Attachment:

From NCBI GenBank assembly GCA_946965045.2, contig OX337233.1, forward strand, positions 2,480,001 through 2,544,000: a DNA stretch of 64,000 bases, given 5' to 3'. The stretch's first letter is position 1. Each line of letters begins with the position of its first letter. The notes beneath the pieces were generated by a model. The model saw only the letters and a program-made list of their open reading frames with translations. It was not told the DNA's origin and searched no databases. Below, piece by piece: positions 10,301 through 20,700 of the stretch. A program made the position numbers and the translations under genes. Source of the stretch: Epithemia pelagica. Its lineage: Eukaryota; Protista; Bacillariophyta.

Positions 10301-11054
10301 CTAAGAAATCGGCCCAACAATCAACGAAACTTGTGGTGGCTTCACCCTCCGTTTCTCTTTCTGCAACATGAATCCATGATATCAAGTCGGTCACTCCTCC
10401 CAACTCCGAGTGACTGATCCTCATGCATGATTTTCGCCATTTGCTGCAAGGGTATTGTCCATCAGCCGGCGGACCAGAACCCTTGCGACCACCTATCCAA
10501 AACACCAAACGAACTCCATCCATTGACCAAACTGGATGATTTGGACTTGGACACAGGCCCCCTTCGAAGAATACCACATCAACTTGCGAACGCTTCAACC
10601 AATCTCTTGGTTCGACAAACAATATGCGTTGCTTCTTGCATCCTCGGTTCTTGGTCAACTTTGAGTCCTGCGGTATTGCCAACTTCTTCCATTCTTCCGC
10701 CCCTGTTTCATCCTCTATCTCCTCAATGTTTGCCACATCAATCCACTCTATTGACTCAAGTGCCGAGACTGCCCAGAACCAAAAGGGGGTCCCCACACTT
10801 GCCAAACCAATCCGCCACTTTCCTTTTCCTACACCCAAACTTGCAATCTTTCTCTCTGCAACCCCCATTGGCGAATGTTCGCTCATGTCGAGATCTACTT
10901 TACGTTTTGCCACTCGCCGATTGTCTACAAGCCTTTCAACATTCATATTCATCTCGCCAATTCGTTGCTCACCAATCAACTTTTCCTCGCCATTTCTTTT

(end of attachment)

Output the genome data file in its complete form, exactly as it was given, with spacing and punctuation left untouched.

From NCBI GenBank assembly GCA_946965045.2, contig OX337233.1, forward strand, positions 2,480,001 through 2,544,000: a DNA stretch of 64,000 bases, given 5' to 3'. The stretch's first letter is position 1. Each line of letters begins with the position of its first letter. The notes beneath the pieces were generated by a model. The model saw only the letters and a program-made list of their open reading frames with translations. It was not told the DNA's origin and searched no databases. Below, piece by piece: positions 10,301 through 20,700 of the stretch. A program made the position numbers and the translations under genes. Source of the stretch: Epithemia pelagica. Its lineage: Eukaryota; Protista; Bacillariophyta.

Positions 10301-11054
10301 CTAAGAAATCGGCCCAACAATCAACGAAACTTGTGGTGGCTTCACCCTCCGTTTCTCTTTCTGCAACATGAATCCATGATATCAAGTCGGTCACTCCTCC
10401 CAACTCCGAGTGACTGATCCTCATGCATGATTTTCGCCATTTGCTGCAAGGGTATTGTCCATCAGCCGGCGGACCAGAACCCTTGCGACCACCTATCCAA
10501 AACACCAAACGAACTCCATCCATTGACCAAACTGGATGATTTGGACTTGGACACAGGCCCCCTTCGAAGAATACCACATCAACTTGCGAACGCTTCAACC
10601 AATCTCTTGGTTCGACAAACAATATGCGTTGCTTCTTGCATCCTCGGTTCTTGGTCAACTTTGAGTCCTGCGGTATTGCCAACTTCTTCCATTCTTCCGC
10701 CCCTGTTTCATCCTCTATCTCCTCAATGTTTGCCACATCAATCCACTCTATTGACTCAAGTGCCGAGACTGCCCAGAACCAAAAGGGGGTCCCCACACTT
10801 GCCAAACCAATCCGCCACTTTCCTTTTCCTACACCCAAACTTGCAATCTTTCTCTCTGCAACCCCCATTGGCGAATGTTCGCTCATGTCGAGATCTACTT
10901 TACGTTTTGCCACTCGCCGATTGTCTACAAGCCTTTCAACATTCATATTCATCTCGCCAATTCGTTGCTCACCAATCAACTTTTCCTCGCCATTTCTTTT